I cannot tell you how deeply I care about this subject matter so I thank you for your thoughts.



Marc Forby said...

Incidentally, we did cast a part Hawaiian girl to play Ka'iulani for the first third of the movie and probably half the shooting schedule. Her name is Kaimana Paaluhi. She was cast, in part, because of her ethnicity and it is not without compromise. Kaimana is beautiful, has great screen presence but has no acting experience. We will have to work hard with her but ultimately we believe audiences are more forgiving with child actors. Hopefully she will grow into being a prominent Hawaiian actress for future filmmakers.

Rob said...

Hmm. Well, at least you searched for a Hawaiian actress before choosing Q'orianka.

Anonymous said...

I was born and raised in Hawaii and come from Native Hawaiian and Native American background and speak the Native Hawaiian language. I first heard about this film almost 2 years ago and contacted Marc Forby. I shared with him my acting background which includes over 15 years of theatre as well as television and film roles, and my desire just for the chance to audition for this amazing role. I am from the island where Princess Kaiulani passed and know very well of her background and am the age to play her as an adult.
He said he would have the casting director contact me when the auditions were set. I followed up with him a few times over the course of a year and was told they weren't casting yet, etc...
I was never even given a chance, which is quite frustrating. Then to read that Miss Kilcher was "offered" the role, and that they searched for a Native Hawaiian to play the role, but couldn't find one. Unfortunately, this is flat out lie and it is also not correct for them to state that the Native Hawaiian community WANTED Kilcher to play the part. This was stated because one Native Hawaiian women made a statement that she would like Kilcher to play the role. In reality, there are quite a few Native Hawaiians that are very upset with this decision. Of course, it just adds to the misconception of our people and culture. As well as stating Kilcher is not a very good actress, especially her portrayal of Pocahontas.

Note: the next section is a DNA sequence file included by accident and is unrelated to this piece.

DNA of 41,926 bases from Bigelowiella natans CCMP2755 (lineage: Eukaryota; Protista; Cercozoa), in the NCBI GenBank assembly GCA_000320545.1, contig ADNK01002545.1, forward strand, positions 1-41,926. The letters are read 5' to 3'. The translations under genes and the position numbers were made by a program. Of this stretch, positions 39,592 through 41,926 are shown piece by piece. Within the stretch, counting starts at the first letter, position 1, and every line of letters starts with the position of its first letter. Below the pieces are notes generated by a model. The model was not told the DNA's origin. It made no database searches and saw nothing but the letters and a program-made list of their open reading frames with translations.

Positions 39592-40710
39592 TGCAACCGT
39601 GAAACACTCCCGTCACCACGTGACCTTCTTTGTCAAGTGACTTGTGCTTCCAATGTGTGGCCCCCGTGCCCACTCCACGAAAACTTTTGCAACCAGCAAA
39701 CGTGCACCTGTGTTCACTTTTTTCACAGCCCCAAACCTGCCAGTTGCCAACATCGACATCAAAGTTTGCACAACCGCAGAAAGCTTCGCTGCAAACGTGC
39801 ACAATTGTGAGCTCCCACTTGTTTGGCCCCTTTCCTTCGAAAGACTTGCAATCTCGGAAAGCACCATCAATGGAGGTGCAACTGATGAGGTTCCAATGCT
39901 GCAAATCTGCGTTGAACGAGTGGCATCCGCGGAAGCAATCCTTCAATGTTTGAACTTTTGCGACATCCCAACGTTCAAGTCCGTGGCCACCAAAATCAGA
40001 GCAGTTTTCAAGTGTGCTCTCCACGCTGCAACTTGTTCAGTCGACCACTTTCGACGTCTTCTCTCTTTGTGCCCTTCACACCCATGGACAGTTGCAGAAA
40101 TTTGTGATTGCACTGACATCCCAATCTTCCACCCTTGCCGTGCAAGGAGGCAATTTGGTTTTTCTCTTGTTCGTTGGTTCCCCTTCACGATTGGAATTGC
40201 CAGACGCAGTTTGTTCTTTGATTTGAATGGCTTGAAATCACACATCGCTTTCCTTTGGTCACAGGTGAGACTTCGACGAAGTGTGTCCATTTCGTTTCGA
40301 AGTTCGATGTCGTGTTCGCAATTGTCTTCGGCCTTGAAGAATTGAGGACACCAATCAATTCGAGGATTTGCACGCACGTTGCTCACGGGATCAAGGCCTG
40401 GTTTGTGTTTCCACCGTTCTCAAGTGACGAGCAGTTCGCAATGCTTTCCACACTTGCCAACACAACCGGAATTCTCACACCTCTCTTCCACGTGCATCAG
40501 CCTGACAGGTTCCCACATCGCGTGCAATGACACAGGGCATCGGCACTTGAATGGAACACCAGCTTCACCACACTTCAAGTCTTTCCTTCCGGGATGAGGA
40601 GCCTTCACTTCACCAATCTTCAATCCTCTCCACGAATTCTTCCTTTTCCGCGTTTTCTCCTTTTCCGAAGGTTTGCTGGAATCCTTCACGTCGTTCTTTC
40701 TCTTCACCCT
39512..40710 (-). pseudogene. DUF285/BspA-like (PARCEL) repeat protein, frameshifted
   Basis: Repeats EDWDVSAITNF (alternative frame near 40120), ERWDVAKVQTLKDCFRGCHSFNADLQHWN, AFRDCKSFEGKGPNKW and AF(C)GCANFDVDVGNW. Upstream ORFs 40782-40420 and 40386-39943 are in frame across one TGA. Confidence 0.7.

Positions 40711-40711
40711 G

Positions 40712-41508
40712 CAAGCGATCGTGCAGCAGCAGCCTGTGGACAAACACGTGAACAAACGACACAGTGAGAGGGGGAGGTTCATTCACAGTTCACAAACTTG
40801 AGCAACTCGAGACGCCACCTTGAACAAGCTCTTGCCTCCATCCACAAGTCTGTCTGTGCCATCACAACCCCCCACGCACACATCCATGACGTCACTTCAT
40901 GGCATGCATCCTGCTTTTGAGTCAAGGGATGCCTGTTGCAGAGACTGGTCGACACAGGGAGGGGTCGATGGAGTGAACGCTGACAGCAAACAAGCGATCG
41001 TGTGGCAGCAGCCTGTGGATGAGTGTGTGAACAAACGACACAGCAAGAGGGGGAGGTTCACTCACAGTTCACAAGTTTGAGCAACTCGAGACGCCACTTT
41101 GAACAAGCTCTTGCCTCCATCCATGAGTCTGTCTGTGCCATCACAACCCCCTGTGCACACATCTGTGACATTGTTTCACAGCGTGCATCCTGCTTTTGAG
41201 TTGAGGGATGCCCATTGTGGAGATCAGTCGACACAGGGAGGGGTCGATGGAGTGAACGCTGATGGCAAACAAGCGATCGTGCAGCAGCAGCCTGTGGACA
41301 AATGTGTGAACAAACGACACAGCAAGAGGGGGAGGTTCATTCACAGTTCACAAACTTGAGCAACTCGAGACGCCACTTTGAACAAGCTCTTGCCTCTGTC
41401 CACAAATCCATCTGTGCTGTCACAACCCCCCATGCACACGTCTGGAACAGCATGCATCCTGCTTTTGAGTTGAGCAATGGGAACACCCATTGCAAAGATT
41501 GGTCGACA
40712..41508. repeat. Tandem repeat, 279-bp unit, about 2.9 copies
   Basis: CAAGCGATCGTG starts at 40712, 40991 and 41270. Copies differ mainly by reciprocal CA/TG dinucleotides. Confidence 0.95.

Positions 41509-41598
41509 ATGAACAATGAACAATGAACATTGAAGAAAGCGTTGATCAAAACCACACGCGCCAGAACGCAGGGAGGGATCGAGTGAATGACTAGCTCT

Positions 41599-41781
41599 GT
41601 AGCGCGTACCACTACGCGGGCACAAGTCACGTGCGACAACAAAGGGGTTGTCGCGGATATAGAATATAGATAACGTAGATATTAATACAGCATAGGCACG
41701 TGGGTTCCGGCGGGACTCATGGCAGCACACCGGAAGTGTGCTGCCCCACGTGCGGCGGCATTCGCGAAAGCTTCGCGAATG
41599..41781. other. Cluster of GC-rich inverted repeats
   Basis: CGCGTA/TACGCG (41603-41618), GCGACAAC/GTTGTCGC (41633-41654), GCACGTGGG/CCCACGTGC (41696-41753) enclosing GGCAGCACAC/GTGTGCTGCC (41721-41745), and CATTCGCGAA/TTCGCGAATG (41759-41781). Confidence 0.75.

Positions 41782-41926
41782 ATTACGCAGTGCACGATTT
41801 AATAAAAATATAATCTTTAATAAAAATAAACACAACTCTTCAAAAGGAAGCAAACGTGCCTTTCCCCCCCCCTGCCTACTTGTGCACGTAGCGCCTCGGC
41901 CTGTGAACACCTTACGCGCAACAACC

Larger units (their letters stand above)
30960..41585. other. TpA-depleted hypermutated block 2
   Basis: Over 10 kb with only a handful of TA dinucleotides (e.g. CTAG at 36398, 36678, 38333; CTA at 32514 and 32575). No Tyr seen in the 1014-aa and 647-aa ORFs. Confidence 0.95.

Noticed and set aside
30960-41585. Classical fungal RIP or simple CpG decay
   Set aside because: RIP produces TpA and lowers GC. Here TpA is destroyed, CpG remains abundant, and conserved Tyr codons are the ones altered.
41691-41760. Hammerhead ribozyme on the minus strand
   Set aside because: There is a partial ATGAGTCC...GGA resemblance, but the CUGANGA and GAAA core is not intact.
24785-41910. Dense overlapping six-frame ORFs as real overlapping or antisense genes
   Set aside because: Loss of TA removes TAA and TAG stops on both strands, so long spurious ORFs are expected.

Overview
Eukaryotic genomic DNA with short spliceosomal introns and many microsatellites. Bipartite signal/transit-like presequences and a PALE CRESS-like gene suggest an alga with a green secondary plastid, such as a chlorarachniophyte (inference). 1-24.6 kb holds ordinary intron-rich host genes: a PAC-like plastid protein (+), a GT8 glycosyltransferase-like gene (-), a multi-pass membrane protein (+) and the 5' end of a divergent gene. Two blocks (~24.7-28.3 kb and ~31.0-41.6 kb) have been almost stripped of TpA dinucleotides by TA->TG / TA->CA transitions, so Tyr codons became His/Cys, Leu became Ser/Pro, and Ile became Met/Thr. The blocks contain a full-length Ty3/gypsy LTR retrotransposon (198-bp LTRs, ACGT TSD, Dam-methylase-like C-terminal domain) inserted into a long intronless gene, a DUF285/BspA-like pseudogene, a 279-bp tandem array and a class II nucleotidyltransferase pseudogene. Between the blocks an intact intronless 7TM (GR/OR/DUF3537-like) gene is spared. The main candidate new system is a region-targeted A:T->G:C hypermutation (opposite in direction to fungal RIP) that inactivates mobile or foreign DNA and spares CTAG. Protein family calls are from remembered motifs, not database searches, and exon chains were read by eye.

But, nothing can be done now.

Marc Forby said...

With regard to the search we did the following:

1) Published an article in the Star Bulletin in 2005
2) Did an open call at the PK hotel
3) Did an interview over the local radio calling for auditions
4) Auditioned the drama department at Kamehameha schools
5) Used the services of the top two casting directors in Oahu, Ms. Fishburn and Mrs Doversola
6) Auditioned clients of print modelling agencies and Kathy Muller agency (which lead us to Kaimana)
7) Contacted over 20 hula halaus in Oahu
8) Contacted hula halaus in California
9) Auditioned a Hawaiian athlete who had a great look but no experience
10) Casted a Hawaiian girl in 2005 and announced it in the press, trained her for one year before realizing she could not carry the film.
11) Offered the role in December of 2005 to a Hawaiian actress in Hollywood who later bowed out.
12) I even tried cast a cousin of mine who is Hawaiian but she did think she could act.